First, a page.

This is an amalgamation of the “best bits” of the daily weekday newsletter/blog woven together to form a concise and coherent view on the things that matter in the commercial and economic news of the week.
THE DAY IN BRACKETS REFERS TO THE EDITION WHERE THE STORY APPEARED IN WATSON’S DAILY. Clicking on the day will take you to the appropriate edition of Watson’s Daily.
IN BIG PICTURE NEWS...
- GLOBAL MARKETS had a wobble at the start of the week (Tuesday) on fears of the impact of the delta variant, but then they bounced back on optimism about the US economy (Wednesday).
- IN OIL – OPEC managed to hammer out an agreement to increase oil production (Monday), deciding to raise production by 400,000 barrels of oil per day. This was good (for OPEC) because it keeps everyone together, meaning that the price won’t start getting all volatile when rebel members just go out and produce whatever they want.
- VACCINE/HEALTH PASSPORTS FEATURED THIS WEEK – as vaccine passports became law for the first time in England (Tuesday). BoJo said that from the end of September anyone going to a nightclub would have to prove that they’d been double-dosed. It’s likely that this will spread to pretty much anything with a crowd (e.g. concert venues, theatres, sporting events etc.). Over on the Continent, the French government is introducing “health passes” (Tuesday) that will be needed to enter bars, restaurants, shopping centres and long distance trains. Failure to check health passes will result in €45,000 fines and a year in prison 😱. Governments don’t need to make it illegal to make people get vaccinated – but they can make you life much more miserable if you don’t.
THE ENVIRONMENT FEATURED HEAVILY THIS WEEK...
- The week started off with the tragic floods in Germany (Monday) and Chancellor Merkel said that “We have to up the pace in the fight against climate change”. The German government pledged €200m in flood aid (Thursday), which is in addition to the €250m promised by regional governments. Given the fact that the government hasn’t covered itself in glory in the handling of one of Germany’s biggest natural disasters for the last 100 years, it’s surprising that the opposition parties have not made much ground.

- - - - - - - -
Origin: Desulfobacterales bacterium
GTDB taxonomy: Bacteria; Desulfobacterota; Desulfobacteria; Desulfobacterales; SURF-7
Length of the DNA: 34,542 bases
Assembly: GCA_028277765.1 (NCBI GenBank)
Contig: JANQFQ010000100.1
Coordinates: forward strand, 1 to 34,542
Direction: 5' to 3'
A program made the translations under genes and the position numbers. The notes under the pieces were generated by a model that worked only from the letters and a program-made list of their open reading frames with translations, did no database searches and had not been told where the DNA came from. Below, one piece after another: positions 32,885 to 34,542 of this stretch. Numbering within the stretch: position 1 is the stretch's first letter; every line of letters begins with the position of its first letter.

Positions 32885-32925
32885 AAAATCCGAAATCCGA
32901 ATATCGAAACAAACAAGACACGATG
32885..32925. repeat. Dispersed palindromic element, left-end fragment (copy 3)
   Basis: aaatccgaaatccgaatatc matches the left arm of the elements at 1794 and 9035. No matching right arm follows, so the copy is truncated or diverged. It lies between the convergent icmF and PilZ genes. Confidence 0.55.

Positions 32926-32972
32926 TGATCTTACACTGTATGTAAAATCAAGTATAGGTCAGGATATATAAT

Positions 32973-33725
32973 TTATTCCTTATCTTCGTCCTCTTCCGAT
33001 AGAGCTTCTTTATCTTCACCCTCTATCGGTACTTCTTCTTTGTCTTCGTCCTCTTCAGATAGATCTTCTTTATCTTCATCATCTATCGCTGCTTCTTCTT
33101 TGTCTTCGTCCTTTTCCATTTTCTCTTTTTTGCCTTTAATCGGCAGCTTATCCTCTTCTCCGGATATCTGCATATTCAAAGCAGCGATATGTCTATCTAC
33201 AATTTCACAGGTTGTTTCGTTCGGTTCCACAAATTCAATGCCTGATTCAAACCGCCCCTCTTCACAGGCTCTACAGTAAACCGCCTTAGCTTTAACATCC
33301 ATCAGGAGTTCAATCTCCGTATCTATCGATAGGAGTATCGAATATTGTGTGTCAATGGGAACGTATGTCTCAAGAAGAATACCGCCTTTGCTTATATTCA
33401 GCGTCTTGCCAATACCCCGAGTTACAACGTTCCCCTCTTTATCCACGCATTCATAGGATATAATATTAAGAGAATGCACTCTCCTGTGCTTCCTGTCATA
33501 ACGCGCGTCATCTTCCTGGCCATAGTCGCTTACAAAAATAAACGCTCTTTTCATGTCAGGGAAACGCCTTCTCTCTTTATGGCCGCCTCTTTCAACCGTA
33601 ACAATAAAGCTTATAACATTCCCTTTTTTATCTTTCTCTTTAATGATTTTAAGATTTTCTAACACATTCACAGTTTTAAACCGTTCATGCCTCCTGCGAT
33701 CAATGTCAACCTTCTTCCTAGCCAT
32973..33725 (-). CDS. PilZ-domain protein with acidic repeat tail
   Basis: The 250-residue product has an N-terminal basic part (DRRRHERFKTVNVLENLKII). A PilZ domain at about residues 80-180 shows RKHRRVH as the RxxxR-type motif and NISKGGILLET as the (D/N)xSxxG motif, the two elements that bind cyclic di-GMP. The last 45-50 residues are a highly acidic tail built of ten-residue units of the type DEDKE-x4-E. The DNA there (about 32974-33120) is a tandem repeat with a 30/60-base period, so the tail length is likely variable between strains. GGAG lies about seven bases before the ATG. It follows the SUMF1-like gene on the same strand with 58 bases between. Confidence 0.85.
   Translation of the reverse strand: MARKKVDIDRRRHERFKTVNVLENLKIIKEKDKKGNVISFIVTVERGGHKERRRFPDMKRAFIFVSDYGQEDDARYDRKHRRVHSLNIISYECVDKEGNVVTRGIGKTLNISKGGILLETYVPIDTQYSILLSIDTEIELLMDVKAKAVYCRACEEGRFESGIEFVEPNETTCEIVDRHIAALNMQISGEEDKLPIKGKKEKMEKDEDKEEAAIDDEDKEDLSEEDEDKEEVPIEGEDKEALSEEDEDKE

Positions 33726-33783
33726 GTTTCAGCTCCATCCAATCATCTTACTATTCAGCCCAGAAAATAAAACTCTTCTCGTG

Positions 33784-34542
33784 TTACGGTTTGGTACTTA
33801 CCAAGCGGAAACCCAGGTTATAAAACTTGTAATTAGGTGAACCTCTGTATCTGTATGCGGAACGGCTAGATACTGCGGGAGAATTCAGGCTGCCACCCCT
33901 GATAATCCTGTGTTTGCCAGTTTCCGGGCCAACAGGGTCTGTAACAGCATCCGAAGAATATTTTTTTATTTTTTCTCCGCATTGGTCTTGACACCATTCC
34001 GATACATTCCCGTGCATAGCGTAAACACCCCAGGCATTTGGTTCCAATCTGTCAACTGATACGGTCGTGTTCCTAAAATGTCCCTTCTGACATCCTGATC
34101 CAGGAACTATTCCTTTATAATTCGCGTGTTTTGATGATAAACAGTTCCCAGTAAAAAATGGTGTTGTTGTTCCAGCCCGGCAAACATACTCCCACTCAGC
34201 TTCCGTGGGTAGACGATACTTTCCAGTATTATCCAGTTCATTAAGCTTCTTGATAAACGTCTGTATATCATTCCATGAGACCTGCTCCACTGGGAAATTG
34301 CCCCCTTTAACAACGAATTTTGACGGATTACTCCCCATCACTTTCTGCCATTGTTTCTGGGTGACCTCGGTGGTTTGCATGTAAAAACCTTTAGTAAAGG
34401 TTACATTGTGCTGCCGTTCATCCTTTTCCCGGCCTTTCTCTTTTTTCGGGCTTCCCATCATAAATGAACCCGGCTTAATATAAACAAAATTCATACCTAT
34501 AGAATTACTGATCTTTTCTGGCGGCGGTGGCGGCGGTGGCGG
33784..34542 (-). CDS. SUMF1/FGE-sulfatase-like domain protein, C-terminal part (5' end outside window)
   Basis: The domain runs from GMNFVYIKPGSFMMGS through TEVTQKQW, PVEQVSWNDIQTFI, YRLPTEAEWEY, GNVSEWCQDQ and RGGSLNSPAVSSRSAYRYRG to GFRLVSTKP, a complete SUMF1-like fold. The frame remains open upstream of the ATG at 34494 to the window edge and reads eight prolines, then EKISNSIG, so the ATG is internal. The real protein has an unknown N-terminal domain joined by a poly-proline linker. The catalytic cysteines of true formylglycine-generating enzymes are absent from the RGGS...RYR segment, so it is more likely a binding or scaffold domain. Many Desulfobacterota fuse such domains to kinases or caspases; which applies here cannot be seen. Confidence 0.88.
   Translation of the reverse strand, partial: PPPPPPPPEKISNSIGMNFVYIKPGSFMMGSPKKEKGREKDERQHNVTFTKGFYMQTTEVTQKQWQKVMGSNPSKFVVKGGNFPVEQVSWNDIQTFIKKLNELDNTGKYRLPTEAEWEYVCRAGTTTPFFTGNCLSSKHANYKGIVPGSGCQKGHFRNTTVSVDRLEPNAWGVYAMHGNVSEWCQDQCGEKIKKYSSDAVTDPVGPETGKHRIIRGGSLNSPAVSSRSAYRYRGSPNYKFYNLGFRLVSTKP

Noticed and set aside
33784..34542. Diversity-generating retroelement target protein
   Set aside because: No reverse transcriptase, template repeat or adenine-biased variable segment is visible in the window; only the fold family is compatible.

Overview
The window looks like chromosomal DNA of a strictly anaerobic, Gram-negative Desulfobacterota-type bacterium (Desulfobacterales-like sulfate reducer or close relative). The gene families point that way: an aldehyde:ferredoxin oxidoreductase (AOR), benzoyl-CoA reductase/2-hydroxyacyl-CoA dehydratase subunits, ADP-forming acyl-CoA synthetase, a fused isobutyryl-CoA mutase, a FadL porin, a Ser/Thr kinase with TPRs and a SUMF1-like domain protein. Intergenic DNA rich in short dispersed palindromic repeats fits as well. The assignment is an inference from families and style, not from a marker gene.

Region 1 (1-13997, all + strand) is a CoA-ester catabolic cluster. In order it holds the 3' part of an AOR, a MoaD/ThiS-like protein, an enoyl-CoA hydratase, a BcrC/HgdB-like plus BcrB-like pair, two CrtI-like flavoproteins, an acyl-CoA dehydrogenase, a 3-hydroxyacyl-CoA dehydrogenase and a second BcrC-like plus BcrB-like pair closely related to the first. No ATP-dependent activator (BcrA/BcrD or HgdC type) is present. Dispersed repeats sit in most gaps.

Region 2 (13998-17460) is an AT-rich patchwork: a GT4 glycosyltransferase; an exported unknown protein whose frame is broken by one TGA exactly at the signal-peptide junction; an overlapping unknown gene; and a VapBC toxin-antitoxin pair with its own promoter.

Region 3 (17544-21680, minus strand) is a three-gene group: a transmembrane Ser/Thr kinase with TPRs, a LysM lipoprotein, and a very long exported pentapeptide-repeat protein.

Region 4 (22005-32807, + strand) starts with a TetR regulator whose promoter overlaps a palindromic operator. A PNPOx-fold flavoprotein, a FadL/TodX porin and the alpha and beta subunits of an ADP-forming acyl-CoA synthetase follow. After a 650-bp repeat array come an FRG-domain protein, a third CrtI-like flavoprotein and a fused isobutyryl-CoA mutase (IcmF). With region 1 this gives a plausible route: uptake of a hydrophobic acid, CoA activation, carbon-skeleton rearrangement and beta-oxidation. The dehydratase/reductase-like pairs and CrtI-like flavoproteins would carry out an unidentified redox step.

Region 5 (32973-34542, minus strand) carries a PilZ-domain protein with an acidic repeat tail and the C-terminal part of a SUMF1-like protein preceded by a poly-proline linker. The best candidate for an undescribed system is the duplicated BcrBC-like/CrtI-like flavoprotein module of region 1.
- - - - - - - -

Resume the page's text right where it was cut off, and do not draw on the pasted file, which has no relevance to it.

- It was perhaps rather poignant to see a report by British insurer Aon saying that insurance payments were going to be at a ten year high this year (Thursday) due to claims resulting from the sheer number of natural disasters so far this year. How ironic, then, that billionaires were playing spaceman (Monday) in rockets that belch out 200-300tons of CO2 into the atmosphere per flight versus long-haul flights that emit 1-3tons! Branson and Bezos seem to be keen on damaging the planet. OK, so Musk is also partaking in this galactic 🍆-swinging contest, but at least he’s offsetting his jaunts with EVs and businesses like Tesla Energy!
- There was a really interesting article on the urgent need for the UK to narrow the gap between power generation and power retention in battery technology (Monday) in order to smooth out the provision of electricity – but it seems that the Americans may already have a solution in the form of a four-year-old startup called Form Energy (Friday) which makes cheap batteries that can discharge power for days using iron! Given that wind farms in the UK are regularly paid to switch off on particularly windy days because the grid can’t cope with the sudden surge (!), you can see just how much a necessity it is to be able to hang on to the electricity that we do generate.
- It was interesting to see that Mercedes has bought British electric motor start-up Yasa (Friday) for an undisclosed sum, in its ongoing effort to boost its technological expertise. Yasa’s axial flux motors are smaller and more efficient than other designs and it will now supply its motors across a range of new electric models in Mercedes’ AMG range.
THE CONSUMER CONTINUES TO BE IN RUDE HEALTH...